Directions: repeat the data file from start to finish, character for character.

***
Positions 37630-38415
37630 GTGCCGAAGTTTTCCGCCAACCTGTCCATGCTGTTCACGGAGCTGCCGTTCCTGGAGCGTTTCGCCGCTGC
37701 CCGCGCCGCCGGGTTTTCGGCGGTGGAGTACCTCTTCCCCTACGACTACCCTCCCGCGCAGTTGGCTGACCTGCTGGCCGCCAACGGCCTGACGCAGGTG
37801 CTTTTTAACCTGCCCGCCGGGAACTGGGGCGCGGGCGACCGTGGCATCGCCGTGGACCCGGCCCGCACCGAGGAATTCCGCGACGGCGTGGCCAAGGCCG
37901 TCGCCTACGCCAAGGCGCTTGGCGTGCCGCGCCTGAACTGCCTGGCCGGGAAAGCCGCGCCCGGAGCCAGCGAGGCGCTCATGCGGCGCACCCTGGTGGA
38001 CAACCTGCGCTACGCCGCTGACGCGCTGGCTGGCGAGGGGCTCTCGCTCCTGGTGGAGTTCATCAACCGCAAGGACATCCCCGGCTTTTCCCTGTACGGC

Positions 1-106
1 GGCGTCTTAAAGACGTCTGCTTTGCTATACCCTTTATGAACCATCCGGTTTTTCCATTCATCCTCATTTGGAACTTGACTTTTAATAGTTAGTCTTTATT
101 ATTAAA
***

Positions 37630-38415
37630 GTGCCGAAGTTTTCCGCCAACCTGTCCATGCTGTTCACGGAGCTGCCGTTCCTGGAGCGTTTCGCCGCTGC
37701 CCGCGCCGCCGGGTTTTCGGCGGTGGAGTACCTCTTCCCCTACGACTACCCTCCCGCGCAGTTGGCTGACCTGCTGGCCGCCAACGGCCTGACGCAGGTG
37801 CTTTTTAACCTGCCCGCCGGGAACTGGGGCGCGGGCGACCGTGGCATCGCCGTGGACCCGGCCCGCACCGAGGAATTCCGCGACGGCGTGGCCAAGGCCG
37901 TCGCCTACGCCAAGGCGCTTGGCGTGCCGCGCCTGAACTGCCTGGCCGGGAAAGCCGCGCCCGGAGCCAGCGAGGCGCTCATGCGGCGCACCCTGGTGGA
38001 CAACCTGCGCTACGCCGCTGACGCGCTGGCTGGCGAGGGGCTCTCGCTCCTGGTGGAGTTCATCAACCGCAAGGACATCCCCGGCTTTTCCCTGTACGGC

Positions 1-106
1 GGCGTCTTAAAGACGTCTGCTTTGCTATACCCTTTATGAACCATCCGGTTTTTCCATTCATCCTCATTTGGAACTTGACTTTTAATAGTTAGTCTTTATT
101 ATTAAA